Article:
Toyota's i-Road to debut at the Geneva Motor Show
(Phys.org) —Look, it's a hooded scooter. No, it's a trike house. No, it's a, well, it's a concept. The category-challenged debut of the Toyota i-Road will nonetheless attract a number of interested viewers at this week's Geneva International Motor Show starting Tuesday. (Should the future owner of an i-Road struggle to define it, "car" would not even be in Toyota's vocabulary; they are referring to their i-Road as a Personal Mobility Vehicle.)
The take-home for i-Road viewers will be that Toyota has designed a three-wheel, two-seater, all-electric vehicle specially purposed for city travelling at short distances. The i-Road can do about 30 miles on a single charge.
The design is an eyeful, in i-Road's higher-end resemblance to a golf cart or scooter. The scooter-sized i-Road would be providing the same attractive advantage of parking ease, yet with a fashionable enclosed cabin. As for measurements, the i-Road is 2,350mm long, 1,445mm high, with a 1,700mm wheelbase. The car-like features of the i-Road include interior lighting and heating.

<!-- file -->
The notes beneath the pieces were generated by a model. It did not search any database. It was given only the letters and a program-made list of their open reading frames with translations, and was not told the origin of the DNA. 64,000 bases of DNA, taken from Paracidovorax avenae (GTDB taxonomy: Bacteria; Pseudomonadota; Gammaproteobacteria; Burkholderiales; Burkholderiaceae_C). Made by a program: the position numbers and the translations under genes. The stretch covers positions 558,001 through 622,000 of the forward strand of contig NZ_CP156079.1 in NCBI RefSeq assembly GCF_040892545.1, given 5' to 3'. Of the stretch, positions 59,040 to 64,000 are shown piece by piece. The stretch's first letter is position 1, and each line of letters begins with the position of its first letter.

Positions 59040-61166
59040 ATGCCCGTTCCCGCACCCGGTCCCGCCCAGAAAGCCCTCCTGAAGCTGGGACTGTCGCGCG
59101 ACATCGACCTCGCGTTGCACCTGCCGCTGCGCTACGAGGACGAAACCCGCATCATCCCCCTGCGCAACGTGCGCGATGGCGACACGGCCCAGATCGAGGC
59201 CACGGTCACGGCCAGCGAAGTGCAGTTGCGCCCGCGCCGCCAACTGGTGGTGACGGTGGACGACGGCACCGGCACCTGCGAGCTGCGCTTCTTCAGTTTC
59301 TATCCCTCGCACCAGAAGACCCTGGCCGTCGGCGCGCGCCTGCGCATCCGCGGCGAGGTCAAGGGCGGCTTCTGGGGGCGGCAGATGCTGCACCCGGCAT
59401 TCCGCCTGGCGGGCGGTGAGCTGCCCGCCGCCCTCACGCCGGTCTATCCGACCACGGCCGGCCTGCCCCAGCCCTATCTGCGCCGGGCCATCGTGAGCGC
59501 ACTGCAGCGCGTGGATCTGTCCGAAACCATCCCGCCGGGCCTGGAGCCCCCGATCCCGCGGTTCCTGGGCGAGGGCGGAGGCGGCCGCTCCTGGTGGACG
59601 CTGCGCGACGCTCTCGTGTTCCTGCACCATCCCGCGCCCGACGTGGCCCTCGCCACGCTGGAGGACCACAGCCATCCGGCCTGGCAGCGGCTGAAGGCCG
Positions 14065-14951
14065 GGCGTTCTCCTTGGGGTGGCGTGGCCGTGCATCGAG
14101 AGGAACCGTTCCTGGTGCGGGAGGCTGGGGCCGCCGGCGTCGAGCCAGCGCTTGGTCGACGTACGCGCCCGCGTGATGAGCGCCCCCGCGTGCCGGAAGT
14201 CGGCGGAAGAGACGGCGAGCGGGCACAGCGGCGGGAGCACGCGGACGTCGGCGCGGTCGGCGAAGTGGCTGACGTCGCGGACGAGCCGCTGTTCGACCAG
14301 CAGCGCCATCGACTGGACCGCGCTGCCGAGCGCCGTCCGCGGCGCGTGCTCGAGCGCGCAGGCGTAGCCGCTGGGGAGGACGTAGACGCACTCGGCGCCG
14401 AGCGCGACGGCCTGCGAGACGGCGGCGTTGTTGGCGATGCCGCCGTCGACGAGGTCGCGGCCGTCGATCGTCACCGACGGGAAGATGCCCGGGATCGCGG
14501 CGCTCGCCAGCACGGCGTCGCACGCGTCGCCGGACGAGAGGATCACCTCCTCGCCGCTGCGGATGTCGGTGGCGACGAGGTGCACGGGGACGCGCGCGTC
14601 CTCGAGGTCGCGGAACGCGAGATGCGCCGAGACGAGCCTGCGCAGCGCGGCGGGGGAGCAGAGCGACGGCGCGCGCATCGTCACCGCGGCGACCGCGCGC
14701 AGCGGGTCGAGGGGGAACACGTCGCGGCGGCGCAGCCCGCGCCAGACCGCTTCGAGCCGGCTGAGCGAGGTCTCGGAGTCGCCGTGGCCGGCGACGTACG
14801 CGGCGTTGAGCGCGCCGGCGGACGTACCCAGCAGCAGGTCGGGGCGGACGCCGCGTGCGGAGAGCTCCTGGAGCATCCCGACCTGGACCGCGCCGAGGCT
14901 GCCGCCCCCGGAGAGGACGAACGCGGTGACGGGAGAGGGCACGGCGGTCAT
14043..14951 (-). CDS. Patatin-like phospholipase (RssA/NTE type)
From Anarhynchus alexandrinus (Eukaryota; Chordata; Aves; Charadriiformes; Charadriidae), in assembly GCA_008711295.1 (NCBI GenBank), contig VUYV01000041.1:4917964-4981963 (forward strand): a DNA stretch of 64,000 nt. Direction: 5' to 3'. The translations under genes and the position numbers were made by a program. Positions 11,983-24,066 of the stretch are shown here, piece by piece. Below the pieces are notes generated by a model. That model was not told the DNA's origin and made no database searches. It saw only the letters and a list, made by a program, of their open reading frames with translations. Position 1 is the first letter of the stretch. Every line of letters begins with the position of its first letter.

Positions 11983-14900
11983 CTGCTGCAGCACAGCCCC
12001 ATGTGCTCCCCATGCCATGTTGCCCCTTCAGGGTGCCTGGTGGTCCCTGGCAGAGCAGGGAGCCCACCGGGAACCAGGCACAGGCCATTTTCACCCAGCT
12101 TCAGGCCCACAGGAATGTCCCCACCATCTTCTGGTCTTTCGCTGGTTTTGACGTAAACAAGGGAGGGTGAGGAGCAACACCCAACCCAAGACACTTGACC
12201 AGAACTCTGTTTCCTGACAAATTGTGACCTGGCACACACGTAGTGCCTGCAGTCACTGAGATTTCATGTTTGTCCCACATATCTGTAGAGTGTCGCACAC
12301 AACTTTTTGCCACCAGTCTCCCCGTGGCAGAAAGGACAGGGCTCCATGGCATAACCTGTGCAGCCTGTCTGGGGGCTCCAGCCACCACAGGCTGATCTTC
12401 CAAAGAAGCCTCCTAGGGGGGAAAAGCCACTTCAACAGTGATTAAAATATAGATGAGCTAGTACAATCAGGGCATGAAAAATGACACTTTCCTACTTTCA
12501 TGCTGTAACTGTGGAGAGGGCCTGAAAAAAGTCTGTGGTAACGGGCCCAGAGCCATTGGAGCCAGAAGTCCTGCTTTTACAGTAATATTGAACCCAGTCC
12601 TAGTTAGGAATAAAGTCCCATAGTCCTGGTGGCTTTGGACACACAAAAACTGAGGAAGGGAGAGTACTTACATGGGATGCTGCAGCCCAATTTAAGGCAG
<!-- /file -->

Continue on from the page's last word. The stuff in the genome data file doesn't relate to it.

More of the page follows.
The passenger needs to sit behind the driver to accommodate the small, slim size of the vehicle; the most standout feature of the i-Road, however, is its stability system that keeps this unique mobile vehicle upright.
The i-Road leans itself over like a scooter in navigating, when needed, in a self-leaning system that can automatically balance the vehicle. The system allows the two front wheels to move independently of each other. With the aid of computer-controlled technology, the system can figure out the angle of the tilt based on the steering angle, gyro sensor and vehicle's speed. The i-Road's two front wheels are each powered by their own two-kilowatt electric motor. A lithium ion battery provides the power. The owner would need to anticipate about three hours of charging time, from a household power outlet.
Toyota did not issue information on plans for production, nor was there any information on pricing. Several auto blogs speculated that Toyota could actually introduce this in the real world one day as a solution, promoted for reducing traffic congestion and pollution in crowded cities, or may use its technologies or components for future designs.
More information: Toyota (Japanese)
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